Tuesday, July 14, 2009

That's the plan.

For my birthday on Sunday, my aunt and uncle and a couple family friends came over for a low-key dinner party. Their focus was less on my 24th birthday and more on my impending move to Hawaii for grad school. At some point over dinner, my aunt said to me, "Well, you are truly a woman of your convictions; you have always loved ocean things and here you are, going for a Ph.D. in oceanography!"

It's true. Ever since I saw The Little Mermaid at age four, ever since my first visit to Hawaii and Sea Life Park at age five, ever since my school project on sea otters at age seven, I have been fascinated by the ocean. I have been interested in science since elementary school, and I was probably in middle school the first time I decided that I wanted to become a marine biologist when I grew up. I played with the idea of other professions along the way--veterinarian, chemical or civil engineer--but it always came back to the ocean. I even majored in environmental engineering, but I would not have chosen that branch of engineering had it not concentrated so much on water and the environment. In college, I spent one summer interning at an aquarium and another summer doing oceanographic research. After graduation, I went back to doing oceanographic research, and now I am about to embark on a Ph.D. program in physical oceanography.

But does this make me a woman of my convictions, or just a woman who doesn't know how to change lanes? People tell you all along that you can always change your mind about what you want to do with your life: Don't like your major? You can change it! Too late to change it? Majors don't really matter anyway! But the fact is that it's always easiest to stay the course. Changing majors involves a lot of catching up on courses. Changing to a job unrelated to your major may involve post-bac courses or unpaid internships to introduce you to the field. And then there are the questions: Why are you switching? What didn't you like about the old field? What do you think you'll like about the new field? Are you sure? It is so difficult and stressful and overwhelming, unless you are completely sure it's the right choice to change course, it doesn't seem worth the hassle.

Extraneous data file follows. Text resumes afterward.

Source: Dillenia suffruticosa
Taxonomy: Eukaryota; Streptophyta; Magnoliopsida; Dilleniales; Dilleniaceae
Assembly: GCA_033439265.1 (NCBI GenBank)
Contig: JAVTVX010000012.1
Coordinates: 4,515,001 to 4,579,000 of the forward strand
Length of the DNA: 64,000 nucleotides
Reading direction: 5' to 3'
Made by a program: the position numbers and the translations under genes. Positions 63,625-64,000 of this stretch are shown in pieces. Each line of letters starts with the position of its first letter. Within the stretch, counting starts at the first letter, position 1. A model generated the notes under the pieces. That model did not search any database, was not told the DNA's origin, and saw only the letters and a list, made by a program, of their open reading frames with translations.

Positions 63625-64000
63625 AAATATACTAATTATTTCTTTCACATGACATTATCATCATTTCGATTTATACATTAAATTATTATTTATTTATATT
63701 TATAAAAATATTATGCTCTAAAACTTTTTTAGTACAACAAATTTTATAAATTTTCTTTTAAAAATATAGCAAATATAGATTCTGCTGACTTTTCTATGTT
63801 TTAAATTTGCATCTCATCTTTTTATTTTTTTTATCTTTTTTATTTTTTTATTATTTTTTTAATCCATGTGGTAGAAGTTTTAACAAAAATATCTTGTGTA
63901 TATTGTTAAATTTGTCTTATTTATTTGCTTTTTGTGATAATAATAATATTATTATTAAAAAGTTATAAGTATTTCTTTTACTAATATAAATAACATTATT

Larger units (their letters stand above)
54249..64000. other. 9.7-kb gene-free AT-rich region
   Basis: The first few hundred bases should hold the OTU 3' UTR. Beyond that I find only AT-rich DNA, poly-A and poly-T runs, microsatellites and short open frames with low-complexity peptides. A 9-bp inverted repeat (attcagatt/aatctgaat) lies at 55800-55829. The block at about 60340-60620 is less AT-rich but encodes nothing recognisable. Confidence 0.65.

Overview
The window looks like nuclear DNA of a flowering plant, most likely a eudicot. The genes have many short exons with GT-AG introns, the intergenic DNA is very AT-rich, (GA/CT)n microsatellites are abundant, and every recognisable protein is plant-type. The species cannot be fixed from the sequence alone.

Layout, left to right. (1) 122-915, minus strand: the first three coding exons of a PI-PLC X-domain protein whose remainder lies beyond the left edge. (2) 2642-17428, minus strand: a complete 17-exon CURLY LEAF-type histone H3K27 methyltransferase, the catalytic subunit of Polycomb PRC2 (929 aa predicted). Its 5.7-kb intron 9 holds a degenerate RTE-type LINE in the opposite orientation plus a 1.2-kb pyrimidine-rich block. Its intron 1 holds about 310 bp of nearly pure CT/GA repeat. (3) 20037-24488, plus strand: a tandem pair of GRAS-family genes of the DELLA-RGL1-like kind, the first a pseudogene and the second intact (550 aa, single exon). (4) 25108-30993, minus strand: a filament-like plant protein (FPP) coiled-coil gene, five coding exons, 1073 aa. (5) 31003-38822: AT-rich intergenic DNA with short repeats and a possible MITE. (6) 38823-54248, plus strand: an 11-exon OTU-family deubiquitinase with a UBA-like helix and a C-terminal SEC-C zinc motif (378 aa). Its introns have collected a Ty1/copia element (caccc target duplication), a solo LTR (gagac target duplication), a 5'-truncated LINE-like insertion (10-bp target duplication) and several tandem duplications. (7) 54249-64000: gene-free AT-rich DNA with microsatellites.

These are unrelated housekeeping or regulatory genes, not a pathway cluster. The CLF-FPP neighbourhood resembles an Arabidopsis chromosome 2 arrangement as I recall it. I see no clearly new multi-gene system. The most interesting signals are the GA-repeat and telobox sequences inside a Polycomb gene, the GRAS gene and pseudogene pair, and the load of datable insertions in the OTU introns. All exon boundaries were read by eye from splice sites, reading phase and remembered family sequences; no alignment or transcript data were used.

But how can you know what you want till you get what you want and you see if you like it?
All I know is what I want most of all is to know what I want.*

I don't know what I want. How could I? There is not enough time in life to try everything, and I can't know if I'll like something until I've tried it. If this is true, then the ability to do anything breeds the inability to choose. I can do anything! becomes How I can do anything? becomes I can do nothing.

The reason I am where I am today is that a little girl decided she wanted to learn about the sea. She chose this path for me and, unable to find anything better to do, I have been powerless to foil her master plan. Perhaps what I am is a woman who lacks conviction. A girl who holds onto something not out of purpose but out of bewilderment.

The latest season of How I Met Your Mother (Season 4) concluded with a conversation and revelation that I found profoundly moving. Following a very bad day that involved battling a goat for a washcloth over and over again and losing his latest (and only) commission to design a building to some rival architects, Ted laments his situation with his friends:
Ted: This is a disaster. How am I going to come back from this?
Lily: Okay I'm just going to ask this: Do you really want to come back from this?
Ted: What's that supposed to mean?
Lily: Architecture is killing you, Ted. And it's killing us to watch it killing you. You're like that goat with the washcloth. You want it so bad, and--and every time the world tries to take it away from you, you keep grabbing it. But you know what, it's just a washcloth. Why do you even want it?
Ted: Because I--I have to be an architect. That's...that's the plan.
Lily: Oh, screw the plan. I planned on being a famous artist. Marshall planned on being an environmental lawyer. Robin planned on being a TV reporter.
Robin: Uh, I am a TV reporter. I'm on every morning at 4am.
Lily: Is that still on? Oh, good for you.
Robin: --Hey, somebody watch it, please.
Lily: Barney planned on being a violinist.
Barney: Lily!
Lily: --Don't tell me things! Look, you can't design your life like a building; it doesn't work that way. You just have to live it and it'll design itself.
Ted: So what, I should just do nothing?
Lily: No, listen to what the world is telling you to do and take the leap.
I am different from Ted because while he was struggling to succeed as an architect, I am cruising into this life as an oceanographer. I have not reached a point where anyone had to ask me "Do you really want to come back from this?" If I had... I have no idea what I would do. Would I take the leap? What leap would I take?